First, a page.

Republican presidential candidate Mitt Romney speaks to members of the traveling press aboard his campaign plane before departing for Colorado on May 28, 2012 in San Diego, California.
Photographer: Justin Sullivan/Getty Images
Copyright Getty Images
ATLANTA (CNN) - Mitt Romney fought back Wednesday after two of the most difficult days of his campaign, and argued Wednesday "I can" do more for the poor and middle class than President Obama.
In a speech to donors in Atlanta the GOP presidential nominee seemed to address concerns he had written off some voters during a May fund-raiser, when he said 47% of voters are dependent on government and unlikely to support his campaign.
Since that leaked video broke Monday, Romney has stood by his remarks but called them "not elegantly stated."
On Wednesday Romney took a new tack, setting up a comparison between himself and President Obama.
"The question of this campaign is not who cares about the poor and the middle class? I do. He does," Romney said in a fiery address that came as the leaked videos topped headlines for the third day. "The question is who can help the poor and the middle class? I can! He can't!"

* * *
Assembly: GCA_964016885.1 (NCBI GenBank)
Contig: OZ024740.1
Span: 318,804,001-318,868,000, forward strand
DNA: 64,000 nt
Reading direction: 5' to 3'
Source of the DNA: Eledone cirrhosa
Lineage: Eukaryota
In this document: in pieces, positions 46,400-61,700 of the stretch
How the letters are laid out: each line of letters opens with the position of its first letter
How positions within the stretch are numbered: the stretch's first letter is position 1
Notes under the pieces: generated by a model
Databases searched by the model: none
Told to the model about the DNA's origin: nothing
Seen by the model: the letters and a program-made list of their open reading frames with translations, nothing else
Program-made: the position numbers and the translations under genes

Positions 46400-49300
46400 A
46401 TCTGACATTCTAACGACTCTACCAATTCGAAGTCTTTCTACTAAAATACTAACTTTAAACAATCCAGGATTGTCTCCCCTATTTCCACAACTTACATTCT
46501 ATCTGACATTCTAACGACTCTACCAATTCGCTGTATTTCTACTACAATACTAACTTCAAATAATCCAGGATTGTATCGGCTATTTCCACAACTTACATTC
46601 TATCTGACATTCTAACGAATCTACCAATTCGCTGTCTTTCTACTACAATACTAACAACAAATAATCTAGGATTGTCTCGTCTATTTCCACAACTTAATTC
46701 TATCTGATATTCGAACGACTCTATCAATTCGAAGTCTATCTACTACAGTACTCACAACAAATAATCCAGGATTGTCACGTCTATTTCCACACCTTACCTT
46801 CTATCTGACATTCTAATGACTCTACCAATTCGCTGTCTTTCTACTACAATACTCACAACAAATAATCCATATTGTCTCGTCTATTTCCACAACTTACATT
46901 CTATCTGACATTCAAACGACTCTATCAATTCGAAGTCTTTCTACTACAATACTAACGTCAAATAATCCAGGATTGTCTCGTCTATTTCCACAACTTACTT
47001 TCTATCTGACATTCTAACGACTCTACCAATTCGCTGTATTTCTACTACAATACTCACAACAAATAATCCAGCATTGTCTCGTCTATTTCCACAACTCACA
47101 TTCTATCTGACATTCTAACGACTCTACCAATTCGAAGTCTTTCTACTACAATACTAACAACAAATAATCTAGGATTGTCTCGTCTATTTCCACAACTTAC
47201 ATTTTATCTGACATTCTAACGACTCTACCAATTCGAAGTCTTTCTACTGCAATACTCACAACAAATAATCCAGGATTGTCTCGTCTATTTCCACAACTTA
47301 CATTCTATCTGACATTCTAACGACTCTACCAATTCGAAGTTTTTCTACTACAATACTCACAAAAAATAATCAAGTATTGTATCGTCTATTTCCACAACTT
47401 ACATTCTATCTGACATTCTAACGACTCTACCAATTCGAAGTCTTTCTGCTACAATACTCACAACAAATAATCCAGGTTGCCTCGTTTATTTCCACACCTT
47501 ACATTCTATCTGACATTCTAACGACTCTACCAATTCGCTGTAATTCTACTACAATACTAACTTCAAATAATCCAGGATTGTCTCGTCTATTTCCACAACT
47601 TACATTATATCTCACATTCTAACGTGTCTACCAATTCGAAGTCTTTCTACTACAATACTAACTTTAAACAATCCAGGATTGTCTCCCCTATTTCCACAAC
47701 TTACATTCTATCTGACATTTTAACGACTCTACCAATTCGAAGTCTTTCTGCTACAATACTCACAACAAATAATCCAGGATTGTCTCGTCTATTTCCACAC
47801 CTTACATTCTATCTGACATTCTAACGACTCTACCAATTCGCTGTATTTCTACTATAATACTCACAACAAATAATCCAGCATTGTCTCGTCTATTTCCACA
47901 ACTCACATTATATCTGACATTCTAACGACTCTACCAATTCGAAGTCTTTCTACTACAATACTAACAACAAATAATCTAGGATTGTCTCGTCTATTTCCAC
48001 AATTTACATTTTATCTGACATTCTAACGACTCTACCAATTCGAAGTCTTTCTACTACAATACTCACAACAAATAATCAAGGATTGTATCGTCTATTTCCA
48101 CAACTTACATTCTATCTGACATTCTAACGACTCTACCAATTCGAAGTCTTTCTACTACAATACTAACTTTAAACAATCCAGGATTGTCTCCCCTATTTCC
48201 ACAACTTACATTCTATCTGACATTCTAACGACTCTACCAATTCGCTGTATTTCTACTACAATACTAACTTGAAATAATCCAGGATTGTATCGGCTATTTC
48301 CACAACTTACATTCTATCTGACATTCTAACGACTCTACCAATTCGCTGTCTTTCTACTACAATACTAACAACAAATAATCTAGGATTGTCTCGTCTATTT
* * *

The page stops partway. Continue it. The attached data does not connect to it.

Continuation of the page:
The Republican candidate renewed his criticism of the president over another opposition-leaked video, this time of Obama. The 1998 tape shows the then-state senator endorsing "redistribution."
"I know there are some who believe that if you simply take from some and give to others then we'll all be better off. It's known as redistribution. It's never been a characteristic of America," Romney said. "There's a tape that came out just a couple of days ago where the president said yes he believes in redistribution. I don't."
Romney has continued a fund-raising heavy schedule this week, with donor events in California, Utah, Texas and Georgia. He will address voters in a public campaign event in Florida Wednesday evening.
Copyright CNN News
In the most prominent challenge of its kind, Hobby Lobby Stores Incorporated has asked a federal appeals court for an exemption from part of the federal health care law.